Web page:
Why do I need a Dual Suspension Mountain Bike?
This is arguably amongst the most frequently asked questions here at Bicycles Online. Mountain bikes are a great starting point for riders who want to add a touch of adventure and fitness training to their weekends. Add the versatility of a dual suspension mountain bike versus a traditional hardtail mountain bike and you're now thinking about those more technically challenging trails that your mates are always talking about. So, do you really need a dual suspension mountain bike?
THE 4 GOLDEN QUESTIONS YOU NEED TO ASK YOURSELF:
1. How rough are the trails I'll be riding in?
If your trails are rough, a dual suspension is a lot more enjoyable to ride, as you just flow through all the rough sections versus carefully choosing your line with a hardtail.
2. How fast do I want to be on uphills?
If uphill performance is paramount for your riding, a dually might not be the right bike. Pedal bob and the bike’s extra weight will have you work harder to reach the summit.
3. Will I use this bike on roads and paved bike lanes?
Unless your top priority is best possible comfort on a bike, if you plan on riding it on roads and paved bike lanes, the comfort gains are marginal.
4. Can I stretch my budget for a dual suspension mountain bike?
You can get a decent Polygon hardtail for about $1000 or you can get an entry level Polygon dual suspension for the same money. To get the same componentry on a dual suspension, you need to spend at least $300 more than a hardtail.
PROS OF A DUALLY:
- Better handling on technical descents
- Better performance on rougher tracks, both uphill and downhill
- More comfort on longer rides
- Rear suspension will soak up some of your mistakes and keep you rubber side up
- Better rear wheel traction on bumpy uphills
- Better braking performance
- More aggressive design makes you look better on the bike ;)
CONS OF A DUALLY:
- $300 to $500 more expensive when compared to a similar spec’d hardtail mountain bike
- About 1 kilo extra to carry up the hill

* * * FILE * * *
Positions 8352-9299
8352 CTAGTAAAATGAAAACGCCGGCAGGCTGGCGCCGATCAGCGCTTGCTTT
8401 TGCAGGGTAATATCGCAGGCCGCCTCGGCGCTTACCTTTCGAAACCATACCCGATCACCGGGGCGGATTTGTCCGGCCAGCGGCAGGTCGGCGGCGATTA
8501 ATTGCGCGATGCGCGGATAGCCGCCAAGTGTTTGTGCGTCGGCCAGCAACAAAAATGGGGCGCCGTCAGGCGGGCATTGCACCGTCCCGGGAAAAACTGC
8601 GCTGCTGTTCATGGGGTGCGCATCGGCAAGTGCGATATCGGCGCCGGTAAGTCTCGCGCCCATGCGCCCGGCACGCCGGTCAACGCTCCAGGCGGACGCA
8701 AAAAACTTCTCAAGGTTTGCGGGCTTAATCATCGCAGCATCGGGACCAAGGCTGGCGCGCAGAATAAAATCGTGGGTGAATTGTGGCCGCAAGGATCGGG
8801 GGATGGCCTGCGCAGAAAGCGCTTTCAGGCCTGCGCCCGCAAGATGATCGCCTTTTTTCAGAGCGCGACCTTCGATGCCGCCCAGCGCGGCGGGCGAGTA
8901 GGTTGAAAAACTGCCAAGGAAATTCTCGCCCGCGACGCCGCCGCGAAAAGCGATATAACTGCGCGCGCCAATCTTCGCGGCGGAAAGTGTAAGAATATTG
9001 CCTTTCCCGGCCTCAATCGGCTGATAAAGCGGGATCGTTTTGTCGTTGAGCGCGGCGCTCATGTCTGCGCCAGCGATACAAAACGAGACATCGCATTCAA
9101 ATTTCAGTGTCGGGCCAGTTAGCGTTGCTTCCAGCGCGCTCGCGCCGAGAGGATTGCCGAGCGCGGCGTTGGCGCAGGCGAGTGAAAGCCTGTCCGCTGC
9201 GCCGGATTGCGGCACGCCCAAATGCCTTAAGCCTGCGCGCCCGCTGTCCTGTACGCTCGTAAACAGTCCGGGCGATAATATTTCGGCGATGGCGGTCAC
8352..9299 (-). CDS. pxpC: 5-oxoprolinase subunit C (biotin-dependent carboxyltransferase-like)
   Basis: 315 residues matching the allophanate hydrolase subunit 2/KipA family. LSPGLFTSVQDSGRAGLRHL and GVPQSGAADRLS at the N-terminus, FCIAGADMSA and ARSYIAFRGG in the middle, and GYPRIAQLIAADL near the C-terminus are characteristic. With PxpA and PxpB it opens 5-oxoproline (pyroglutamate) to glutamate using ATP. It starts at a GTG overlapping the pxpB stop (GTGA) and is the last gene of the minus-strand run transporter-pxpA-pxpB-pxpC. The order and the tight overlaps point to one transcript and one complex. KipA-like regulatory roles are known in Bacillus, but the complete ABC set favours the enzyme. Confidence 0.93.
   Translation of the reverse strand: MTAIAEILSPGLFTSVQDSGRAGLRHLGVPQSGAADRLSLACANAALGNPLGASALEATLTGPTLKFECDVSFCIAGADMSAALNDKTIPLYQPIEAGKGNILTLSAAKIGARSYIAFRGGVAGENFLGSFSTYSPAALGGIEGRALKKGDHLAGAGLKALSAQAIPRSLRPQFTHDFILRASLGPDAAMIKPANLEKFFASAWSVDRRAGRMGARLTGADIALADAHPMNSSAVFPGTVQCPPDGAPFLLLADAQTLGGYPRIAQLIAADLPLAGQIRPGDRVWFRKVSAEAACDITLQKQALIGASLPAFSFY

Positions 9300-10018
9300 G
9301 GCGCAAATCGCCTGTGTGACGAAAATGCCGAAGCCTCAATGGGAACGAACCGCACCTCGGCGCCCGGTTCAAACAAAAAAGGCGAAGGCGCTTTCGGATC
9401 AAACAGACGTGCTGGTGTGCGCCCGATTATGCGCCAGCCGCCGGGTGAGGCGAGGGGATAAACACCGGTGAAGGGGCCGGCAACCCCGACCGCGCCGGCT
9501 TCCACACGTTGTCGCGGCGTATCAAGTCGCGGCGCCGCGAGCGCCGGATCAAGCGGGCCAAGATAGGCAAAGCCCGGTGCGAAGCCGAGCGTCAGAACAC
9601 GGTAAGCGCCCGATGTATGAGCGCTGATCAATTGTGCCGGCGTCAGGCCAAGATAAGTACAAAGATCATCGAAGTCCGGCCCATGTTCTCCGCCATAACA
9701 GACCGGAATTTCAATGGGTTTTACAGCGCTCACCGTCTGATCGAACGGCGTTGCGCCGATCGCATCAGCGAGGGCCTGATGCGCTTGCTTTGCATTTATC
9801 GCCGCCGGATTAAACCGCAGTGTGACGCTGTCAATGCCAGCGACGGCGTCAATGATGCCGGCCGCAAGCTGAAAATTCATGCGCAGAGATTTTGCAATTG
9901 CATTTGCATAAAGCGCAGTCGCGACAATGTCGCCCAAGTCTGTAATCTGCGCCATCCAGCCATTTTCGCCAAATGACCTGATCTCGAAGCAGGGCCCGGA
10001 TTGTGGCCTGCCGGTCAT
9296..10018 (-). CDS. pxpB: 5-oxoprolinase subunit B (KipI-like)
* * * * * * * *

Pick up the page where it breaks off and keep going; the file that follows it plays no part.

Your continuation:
- More moving parts means servicing might be more expensive
- Potential pedal-bob if rear shock not set up properly
- Might not be needed for some types of riders
Any other options available?
Yes, you can consider a hardtail mountain bike with 27.5 Plus tyres. Read in full detail what this wheel size is all about here.
In short, if you're looking for a fun bike to ride around, not too worried about performance and can't really justify a dual suspension, the 27.5 Plus gives you better traction, grip and handling on rougher trails.
I want a dual suspension mountain bike. What do you have for me?
Polygon’s range of dual suspension mountain bike starts with the extremely popular Polygon Siskiu D range (D5 and D7). These feature 120mm of travel front and back, lockable fork and shock and hydraulic disc brakes. The more you spend on the bike, the better the components will be, meaning a lighter and more efficient bike.
Next up comes the newly released Polygon Siskiu T range (T7 and T8). These come with 140mm worth of travel front and back, a more slacked riding position better for those though trails and some small to medium size jumps.
Enduro bikes are hugely popular nowadays and the new Polygon Siskiu N range is planned to hit the Australian market by the end of 2017. These will have 160mm of travel front and back, dropped seatposts and all the other bells and whistles associated with this more aggressive riding style.
For pure downhillers, the Polygon XQUARONE and the Polygon Collosus DH are absolute monsters on big mountains, big jumps and big speeds. Not for the faint of heart, these bikes will make you accomplish what you thought was impossible to descend on a push bike.
Bike Review on the Polygon XQUARONE:
If you still have any questions or uncertain if a dual suspension mountain bike is the right choice for you, email us at email@example.com